There was no warning from the snow: no thump as it broke, no roaring as it gained speed, no shaking like an earthquake as it rushed toward the bottom. Maurice Kervin, 25, just noticed a huge crack had appeared beneath his snowboard and shot like a silent lighting bolt down No Name Peak in the Colorado Rockies. As he turned to look uphill, he was hit by a cascade of white that confirmed his worst fears. He was caught in an avalanche.
“A huge slab starts breaking out below me,” Kervin said. “Right at that moment it was like, we’re in it to win it now.”
It’s a story that has been all too common in the western United States this year, with more than 700 avalanches reported in Colorado in February. Many have even been captured on film, like a billowing torrent of snow that briefly buried three snowmobilers in a valley in Utah’s Uinta Mountains.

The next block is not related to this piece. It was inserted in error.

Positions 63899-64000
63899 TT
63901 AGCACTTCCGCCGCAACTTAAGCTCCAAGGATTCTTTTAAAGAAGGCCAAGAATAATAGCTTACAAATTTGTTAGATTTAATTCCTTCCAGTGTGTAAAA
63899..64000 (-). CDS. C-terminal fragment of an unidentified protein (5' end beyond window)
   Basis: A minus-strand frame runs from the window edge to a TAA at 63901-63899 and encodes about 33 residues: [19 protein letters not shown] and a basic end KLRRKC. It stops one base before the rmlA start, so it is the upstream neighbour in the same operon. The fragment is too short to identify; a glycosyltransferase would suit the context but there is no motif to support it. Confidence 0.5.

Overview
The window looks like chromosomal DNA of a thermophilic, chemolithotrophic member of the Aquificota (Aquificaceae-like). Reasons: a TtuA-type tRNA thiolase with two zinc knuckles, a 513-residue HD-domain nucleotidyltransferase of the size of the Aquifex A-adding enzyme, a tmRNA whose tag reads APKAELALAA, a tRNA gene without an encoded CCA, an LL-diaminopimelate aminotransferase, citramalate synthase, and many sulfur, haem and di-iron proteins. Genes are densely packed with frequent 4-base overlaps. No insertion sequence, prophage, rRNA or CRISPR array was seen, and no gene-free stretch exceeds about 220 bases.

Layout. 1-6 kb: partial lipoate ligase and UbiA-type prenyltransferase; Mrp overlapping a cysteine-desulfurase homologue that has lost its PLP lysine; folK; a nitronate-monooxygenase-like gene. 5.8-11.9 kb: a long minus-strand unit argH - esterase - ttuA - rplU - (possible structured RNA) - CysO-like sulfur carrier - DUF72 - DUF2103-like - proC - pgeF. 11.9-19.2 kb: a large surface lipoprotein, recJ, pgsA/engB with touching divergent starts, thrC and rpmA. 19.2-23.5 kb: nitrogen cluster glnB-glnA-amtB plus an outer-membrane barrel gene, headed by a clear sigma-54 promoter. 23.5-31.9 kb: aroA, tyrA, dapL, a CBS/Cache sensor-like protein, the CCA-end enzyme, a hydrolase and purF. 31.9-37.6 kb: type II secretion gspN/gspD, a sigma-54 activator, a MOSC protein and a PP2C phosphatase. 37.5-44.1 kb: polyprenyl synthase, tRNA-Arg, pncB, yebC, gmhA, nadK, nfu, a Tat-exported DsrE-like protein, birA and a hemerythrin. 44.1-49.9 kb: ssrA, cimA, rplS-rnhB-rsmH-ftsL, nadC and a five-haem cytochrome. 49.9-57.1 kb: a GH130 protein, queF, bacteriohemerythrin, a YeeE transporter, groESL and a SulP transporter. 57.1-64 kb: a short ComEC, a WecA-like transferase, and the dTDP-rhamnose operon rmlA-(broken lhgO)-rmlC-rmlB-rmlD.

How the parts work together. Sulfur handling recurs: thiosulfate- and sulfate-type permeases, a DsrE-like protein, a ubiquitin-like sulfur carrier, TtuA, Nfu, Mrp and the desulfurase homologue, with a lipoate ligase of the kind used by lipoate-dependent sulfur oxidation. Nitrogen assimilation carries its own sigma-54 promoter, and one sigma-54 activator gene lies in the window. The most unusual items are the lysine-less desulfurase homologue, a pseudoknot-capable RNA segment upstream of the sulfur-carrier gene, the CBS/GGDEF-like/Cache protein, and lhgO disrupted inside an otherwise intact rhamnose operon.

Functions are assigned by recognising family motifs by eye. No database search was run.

In February, 15 people died in seven days, the deadliest week for avalanches since 1910, when a 14ft wall of snow swept two stranded trains into a gorge in Washington and killed 96.
The number of fatalities has only continued to grow. Midway through the season, 33 people have been killed in avalanches, already surpassing the annual average of 26.